Can it!

We're going to go ahead and ignore the fact that I haven't posted in over a year.  I have no good excuses, but here are some bad ones. Maybe it was laziness, maybe it was lack of inspiration, maybe it was that I had too many other things going on in my life. Work has been busy, as usual. I signed up, more like my sister and father convinced me to sign up for, the Marine Corps Marathon at the end of October.  Marathons as it turns out, take a lot more training and time commitment than half marathons do. I've also been redecorating my apartment, slowly.   Now that it's a bit cooler, and darker a LOT earlier, I have a feeling I'll be at home cooking more.  I'm back at it!

I took a mini staycation this summer, to get away from work and my routine.  The first half of the week belonged to me and what I wanted to do.  The second half of the week belonged to Puerto Rico- a tropical recharge if you will.  I've read countless books about eating locally, eating off the land, only eating what is in season, and canning.  While I shop at my local farmer's market as much as I can, and just signed up for winter CSA box from Smucker's Farms, I've never tried to can/jar seasonal items for winter eating and cooking.  My mini staycation was the perfect opportunity to get hot and steamy in the kitchen with some fruits and vegetables.


I may have been a little ambitious but this was my plan: peach jam, cherry jam, dilly beans, picked jalapeno slices, and crushed tomatoes. Ready?

Go can it!

Day 1:

Figure out what exactly I just got myself into.

Work out the kinks (overflowing boiling water onto the stove sent me into a panic)

Dive into it... peach jam, crushed tomatoes and jalapeno slices.

Every book on canning and jarring has a chapter on the proper sanitization of your canning jars, and rightfully so.  No one wants to experience what the books say will happen to you should you get a bad batch due to bacteria growing in your jars.  It's kind of like driver's ed and the crash videos, or sex ed and the STD class.  "Can at your own risk". I probably over boiled every jar I used but better safe than sorry! Wear your seatbelt! While I gathered inspiration from several books, I mainly used Canning for a new Generation. My aunt gave it to me and it had by far the best selection of recipes and tips. I also used Put 'Em Up! for inspiration.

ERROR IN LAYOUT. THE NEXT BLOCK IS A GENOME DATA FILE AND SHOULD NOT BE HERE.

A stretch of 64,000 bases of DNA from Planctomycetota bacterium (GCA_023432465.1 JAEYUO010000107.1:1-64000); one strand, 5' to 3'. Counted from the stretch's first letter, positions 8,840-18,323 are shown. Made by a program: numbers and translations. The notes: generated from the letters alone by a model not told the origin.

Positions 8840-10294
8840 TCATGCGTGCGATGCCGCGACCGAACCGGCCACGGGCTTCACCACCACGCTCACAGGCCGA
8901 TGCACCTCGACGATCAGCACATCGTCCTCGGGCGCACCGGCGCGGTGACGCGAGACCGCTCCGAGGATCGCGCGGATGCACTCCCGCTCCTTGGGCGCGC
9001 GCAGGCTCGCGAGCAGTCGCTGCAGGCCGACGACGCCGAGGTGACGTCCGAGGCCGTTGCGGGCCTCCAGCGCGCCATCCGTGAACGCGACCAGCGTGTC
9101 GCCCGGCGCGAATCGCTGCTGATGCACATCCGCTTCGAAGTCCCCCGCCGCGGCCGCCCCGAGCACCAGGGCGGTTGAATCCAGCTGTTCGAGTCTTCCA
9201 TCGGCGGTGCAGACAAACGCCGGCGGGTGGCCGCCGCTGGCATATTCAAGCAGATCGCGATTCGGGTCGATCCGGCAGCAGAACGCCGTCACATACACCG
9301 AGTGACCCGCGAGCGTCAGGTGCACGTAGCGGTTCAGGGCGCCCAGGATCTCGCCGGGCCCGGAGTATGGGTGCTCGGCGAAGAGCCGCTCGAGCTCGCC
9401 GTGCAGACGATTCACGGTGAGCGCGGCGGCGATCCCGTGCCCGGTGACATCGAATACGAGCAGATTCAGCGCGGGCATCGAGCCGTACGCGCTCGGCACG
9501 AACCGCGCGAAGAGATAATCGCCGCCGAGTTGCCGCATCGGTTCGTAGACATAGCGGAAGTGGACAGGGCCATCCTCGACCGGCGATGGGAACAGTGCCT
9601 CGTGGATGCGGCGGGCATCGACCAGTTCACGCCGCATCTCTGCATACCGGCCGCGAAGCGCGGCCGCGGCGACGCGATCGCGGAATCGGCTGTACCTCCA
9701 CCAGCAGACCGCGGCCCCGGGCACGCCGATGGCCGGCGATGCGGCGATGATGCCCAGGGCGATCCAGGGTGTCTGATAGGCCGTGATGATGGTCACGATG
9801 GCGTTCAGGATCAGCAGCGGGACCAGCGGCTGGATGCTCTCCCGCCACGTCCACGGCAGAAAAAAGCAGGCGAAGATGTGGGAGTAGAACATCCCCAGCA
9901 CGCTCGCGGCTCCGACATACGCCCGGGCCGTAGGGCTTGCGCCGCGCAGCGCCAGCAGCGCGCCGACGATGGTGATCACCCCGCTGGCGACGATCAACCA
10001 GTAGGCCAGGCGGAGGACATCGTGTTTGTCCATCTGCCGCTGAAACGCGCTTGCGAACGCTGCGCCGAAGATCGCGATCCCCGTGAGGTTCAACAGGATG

When planning for this, I thought I wanted to try different combination of flavors for the jams.  It being my first try, simple ended up being the way to go.  Once I master the technique I can play around with the flavors.


Classic Peach Jam

12 ounces of Granny Smith apples (about 2 large)

4 pounds of peaches, peeled, pitted and diced

2 cups of sugar

3 tablespoons strained fresh lemon juice

Prep your kitchen counter:

(1) clean cloth to place the sterilized jars on when they come out of the water bath

(1) clean cloth to put the finished and VERY hot jam jars on to sit for a while

Line up your canning utensils:


Jar lifter (to handle hot jars)

lid lifter (with a magnet)



Prepare the water-bath for canning:

While you will have to do this step each and every time you start a new recipe, I like that the book reminded you to start the process at the beginning.  Repetition repetition, repetition. It's good for beginners.

Sterilize the jars and keep them hot in the canning pot, put a small plate in the freezer and put the flat lids in a heat proof bowl.

*Cut the apples into quarters and core them.  The recipe calls for putting the seeds and cores into a cheesecloth bag. I didn't have one so I used little teabags that my sister gave me from a tea store at Pike's Place market.  ( I also used these little bags to infuse simple syrup for my Early Grey Pound Cake).  You're supposed to put loose tea in them but they can play double duty in this case.